Summer yoga in Boulder.

I am delighted to be joining forces this summer with Julia Horn and Dominick Antonelli for some light-hearted, celebratory yoga with live music to highlight special organizations around Boulder.  See you there!

The first of this series is coming up:

Saturday, June 22 at the Dairy Arts Center, 9:30 am.



Moving toward spring, and whatever happens next.


We have nearly made it through another winter. You probably notice the days feeling longer, and I hope you are enjoying the sunshine (and ALL THE SNOW in the mountains if you’re here in Colorado). I have always loved this time of year, with the first hints of growth and warmth blowing in on the gusty winds.

As we move toward spring and into whatever happens next for each of us, it is natural to feel a shift toward lightening, letting the old unnecessary things fall away or dissolve – which may include material stuff, thoughts, relationships, unhelpful habits, patterns, expectations, whatever. In cases of big transitions or letting go, it can feel like the ground dropping away from beneath you, and you may need to be patient, and trust your own wings.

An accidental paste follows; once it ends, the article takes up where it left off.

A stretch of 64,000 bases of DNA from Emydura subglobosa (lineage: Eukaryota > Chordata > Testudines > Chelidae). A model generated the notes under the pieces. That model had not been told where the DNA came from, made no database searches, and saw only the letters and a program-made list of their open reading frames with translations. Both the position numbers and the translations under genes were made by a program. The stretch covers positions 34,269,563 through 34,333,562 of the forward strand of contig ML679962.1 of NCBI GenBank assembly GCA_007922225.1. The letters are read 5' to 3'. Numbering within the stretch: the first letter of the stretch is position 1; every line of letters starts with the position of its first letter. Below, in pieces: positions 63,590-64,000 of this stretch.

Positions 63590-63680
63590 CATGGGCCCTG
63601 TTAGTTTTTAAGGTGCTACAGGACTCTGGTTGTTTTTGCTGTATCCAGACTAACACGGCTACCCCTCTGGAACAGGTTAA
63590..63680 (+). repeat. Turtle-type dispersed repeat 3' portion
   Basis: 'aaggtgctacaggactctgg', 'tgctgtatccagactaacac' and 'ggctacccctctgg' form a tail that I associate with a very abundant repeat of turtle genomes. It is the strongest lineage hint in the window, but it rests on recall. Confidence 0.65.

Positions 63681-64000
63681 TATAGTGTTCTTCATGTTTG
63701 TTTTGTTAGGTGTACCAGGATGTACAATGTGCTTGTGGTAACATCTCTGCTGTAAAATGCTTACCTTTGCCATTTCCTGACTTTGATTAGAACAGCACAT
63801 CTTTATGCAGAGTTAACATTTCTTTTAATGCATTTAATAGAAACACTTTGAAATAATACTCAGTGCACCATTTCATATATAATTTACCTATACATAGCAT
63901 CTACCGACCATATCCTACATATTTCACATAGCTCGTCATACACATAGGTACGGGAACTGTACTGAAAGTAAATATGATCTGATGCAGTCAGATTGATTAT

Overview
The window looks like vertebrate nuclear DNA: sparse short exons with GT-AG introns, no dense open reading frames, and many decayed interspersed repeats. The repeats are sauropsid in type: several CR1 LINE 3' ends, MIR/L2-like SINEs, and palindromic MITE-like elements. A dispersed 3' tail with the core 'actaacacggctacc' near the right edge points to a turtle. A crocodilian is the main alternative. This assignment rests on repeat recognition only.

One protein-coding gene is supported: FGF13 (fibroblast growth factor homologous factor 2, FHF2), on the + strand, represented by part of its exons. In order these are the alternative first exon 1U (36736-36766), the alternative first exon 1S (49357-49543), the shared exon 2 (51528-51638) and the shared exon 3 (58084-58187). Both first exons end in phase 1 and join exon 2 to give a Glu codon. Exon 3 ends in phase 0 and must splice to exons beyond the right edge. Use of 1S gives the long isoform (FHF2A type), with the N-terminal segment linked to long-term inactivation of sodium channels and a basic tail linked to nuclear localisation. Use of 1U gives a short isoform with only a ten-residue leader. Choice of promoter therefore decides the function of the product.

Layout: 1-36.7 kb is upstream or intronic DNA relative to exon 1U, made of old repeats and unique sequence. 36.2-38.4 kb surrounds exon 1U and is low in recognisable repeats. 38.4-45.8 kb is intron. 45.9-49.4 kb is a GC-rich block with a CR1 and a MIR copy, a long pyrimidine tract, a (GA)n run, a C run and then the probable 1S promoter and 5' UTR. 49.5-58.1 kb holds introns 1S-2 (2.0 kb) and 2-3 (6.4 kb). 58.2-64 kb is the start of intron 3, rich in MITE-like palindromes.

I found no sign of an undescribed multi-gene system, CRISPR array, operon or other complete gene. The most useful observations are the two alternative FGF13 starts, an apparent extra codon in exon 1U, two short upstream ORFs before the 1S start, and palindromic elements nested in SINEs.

As always, take good care of yourself: Make time to get outside, drink plenty of water and tea, eat nourishing foods, and don’t forget to look at the sky. I also recommend learning about Ayurveda (the Indian “science of life”, which considers and treats each individual uniquely, based on your own constitution for optimum health and well being).

And now, a spring treat and retreat!

Dreamy Sweet Potato Soup

You will need:

  • 2 sweet potatoes
  • 1 inch fresh ginger, peeled and chopped coarsely
  • 1 can coconut milk
  • 2 tbsp extra virgin olive oil, sesame oil, ghee, or coconut oil